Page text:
Soundtrack: 9 Pulsating, funky mix of post-punk electronica. Just
Costumes: 9 This isn't the way people actually dressed in the 90's, especially hackers, but who cares, the costumes just work.
Characters: 8 Great characters with their own personalities, a lot of energy in the main characters, and even though some characters play on old tropes (stuffy FBI agent, cartoonishly evil villain), at their worst, they still don't feel too clichéd.
Plot: 7 This movie manages to mix a few interesting plots into each other somewhat naturally. The main plot is a bit convoluted, and probably hard to understand to the average person, but actually makes sense, unlike what some critics said, and the competition between Crash and Burn is a great take on the love-hate relationship.
Cinematography and effects: 10 Thankfully relies a lot on practical effects to provide a totally fictional, but totally creative and beautiful, depiction of computers. Projecting the screens onto the actors faces, the super computer as translucent forest of structures, morphing the New York skyline into a circuit board; all amazing and novel.
In summary, not 100% true-to-life, but for the better. They simultaneously try to pay respect to real hacker culture at the time, while extrapolating it into a stylish and exciting universe. Unappreciated in its time, but a cult classic that still holds fans for a good reason.
I saw this three times in the early autumn of '95, and those admissions
likely accounted for about half of its box office. I was dazzled by its
visuals and techno-electronica soundtrack, and mesmerized by one of its
young stars; a Ms. Angelina Jolie.
I knew the instant I saw her that she was going to be a huge star. In fact, many people in the cast--then complete unknowns--would go on to success. Johnny Lee Miller, Matthew Lillard, Jesse Bradford, Marc Anthony, Wendell Pierce. But everything and everyone else ceases to exist when she's on screen.
I talked the movie up to everyone who would listen, but my pleas fell on deaf ears. 20 years later it remains one of my favorite films, and as I understand it, it's developed a cult following. Through adult eyes, its "Hack the planet" lip service is pretty obvious for what it is, but strictly as a piece of pop art, I absolutely love this movie.
*** This review may contain spoilers ***
What a gem of a 90's movie.
Before I start let me say I have built two datacentres and I am currently a domain admin of another in the telco industry so I will not comment on the IT glitches.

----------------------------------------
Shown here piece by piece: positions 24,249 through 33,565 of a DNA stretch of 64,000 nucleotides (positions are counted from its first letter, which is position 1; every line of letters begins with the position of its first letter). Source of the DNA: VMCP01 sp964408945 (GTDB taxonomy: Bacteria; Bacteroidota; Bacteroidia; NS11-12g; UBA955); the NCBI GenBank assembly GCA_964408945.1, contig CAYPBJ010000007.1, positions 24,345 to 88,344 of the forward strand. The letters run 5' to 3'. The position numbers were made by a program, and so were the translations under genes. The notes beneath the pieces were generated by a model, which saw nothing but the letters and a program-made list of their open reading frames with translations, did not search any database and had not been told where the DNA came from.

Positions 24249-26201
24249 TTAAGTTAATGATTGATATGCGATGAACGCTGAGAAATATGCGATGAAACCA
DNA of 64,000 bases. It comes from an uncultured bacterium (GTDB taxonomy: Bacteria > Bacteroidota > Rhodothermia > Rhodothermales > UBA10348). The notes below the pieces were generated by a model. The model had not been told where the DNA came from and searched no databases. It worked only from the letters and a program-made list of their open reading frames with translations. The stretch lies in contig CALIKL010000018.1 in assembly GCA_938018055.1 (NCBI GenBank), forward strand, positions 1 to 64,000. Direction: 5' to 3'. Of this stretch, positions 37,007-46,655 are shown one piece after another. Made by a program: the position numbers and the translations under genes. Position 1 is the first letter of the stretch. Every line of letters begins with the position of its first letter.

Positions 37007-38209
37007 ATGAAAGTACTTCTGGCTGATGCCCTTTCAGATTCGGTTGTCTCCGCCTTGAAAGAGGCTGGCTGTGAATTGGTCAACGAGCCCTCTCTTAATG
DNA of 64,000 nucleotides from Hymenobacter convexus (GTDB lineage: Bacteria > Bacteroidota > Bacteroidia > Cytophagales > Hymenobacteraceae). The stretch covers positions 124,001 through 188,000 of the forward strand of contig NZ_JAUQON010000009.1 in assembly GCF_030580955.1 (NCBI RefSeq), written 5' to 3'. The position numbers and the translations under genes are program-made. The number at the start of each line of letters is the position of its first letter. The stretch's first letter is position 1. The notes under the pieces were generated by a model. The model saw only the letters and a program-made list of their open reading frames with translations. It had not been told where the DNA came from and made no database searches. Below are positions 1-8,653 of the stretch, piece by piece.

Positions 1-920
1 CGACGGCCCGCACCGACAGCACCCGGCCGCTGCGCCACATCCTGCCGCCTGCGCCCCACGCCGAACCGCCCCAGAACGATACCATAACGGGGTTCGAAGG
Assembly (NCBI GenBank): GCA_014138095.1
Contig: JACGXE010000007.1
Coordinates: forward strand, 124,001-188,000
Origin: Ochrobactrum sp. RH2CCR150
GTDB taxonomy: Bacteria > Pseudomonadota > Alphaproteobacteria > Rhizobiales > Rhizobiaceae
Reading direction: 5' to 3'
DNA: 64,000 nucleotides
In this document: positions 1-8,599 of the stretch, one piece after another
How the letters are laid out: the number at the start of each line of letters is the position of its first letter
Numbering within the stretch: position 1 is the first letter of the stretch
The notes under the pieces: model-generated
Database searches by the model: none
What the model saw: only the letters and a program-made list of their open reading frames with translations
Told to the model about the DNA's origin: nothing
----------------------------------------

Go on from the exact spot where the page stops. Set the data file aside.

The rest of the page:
Hackers is a story about liberation and fighting the man and that us hackers have more morals than the governments and people who control the government who trying to stop them. I did get nostalgic when i heard things like 28k bit per second and PCI bus with direct memory access. I wonder if the actors knew that a modem was short for modulator/ demodulater :)
For this story to work it had to have some magic, as someone else highlighted ... "if you really see a real hacker at work it is truly boring stuff" btw computers do zeros and ones at best .... not these mathematical formulas that was blowing past screen but that would be boring. Amazing graphics on these PC screens didn't exist back then which IMHO made it date better than other Computer movies of its day.
I liked how some scary facts about the government holding files on its people which you would be amazed today on what they hold on you. And you would be surprised just how many skimming scams are going on .... these issues hold true today.
It was a more innocent time when only a select few knew how to do things and I even remember doing the tape digital sounds .... oh those where the days :)
Enjoy it for what it was .... oh and you get to see sexy Jolie when she was only 19 .... pretty simple story line and some truism that even today not many people would know.
I loved the early days of computers and we all thought it make the world better, safer, provide us with freedom, make it more transparent. Sadly it has made it for the worse and even our civil liberties are all but gone.
I was in IT in the 90s and i think my pride back then stopped me from watching it but I am glad to see it as it is worth my time and hopefully your time to watch it.
Making a movie about computers is difficult. Even the latest equipment
looks ridiculously antique within a few years of release. There is not
really anything to see -- just people sitting at keyboards. You must
interpret it poetically. There is not much action. The public has no
idea what is really going on.
The best attempts, like Tron, work at two levels, direct action for the kids, and subtle in-jokes and metaphors for the computer savvy.
Hackers has lots of energy, but it is downright silly.
For a start, the techno-babble is complete gibberish. The screenwriters did not even know the difference between a modem, a screen and RAM. I think they composed the dialogue by looking up computer jargon in a dictionary and throwing the words into a hat. They make zero attempt at plausibility.
This incompetence quickly destroys the illusion we are viewing whiz kids capable of bringing down civilisation as we know if they so chose.
Most of the dialogue is theme and variation on "I'm the king of the castle, and you're the dirty rascal". It sounds like something first graders would say. It is so juvenile, it is jarring.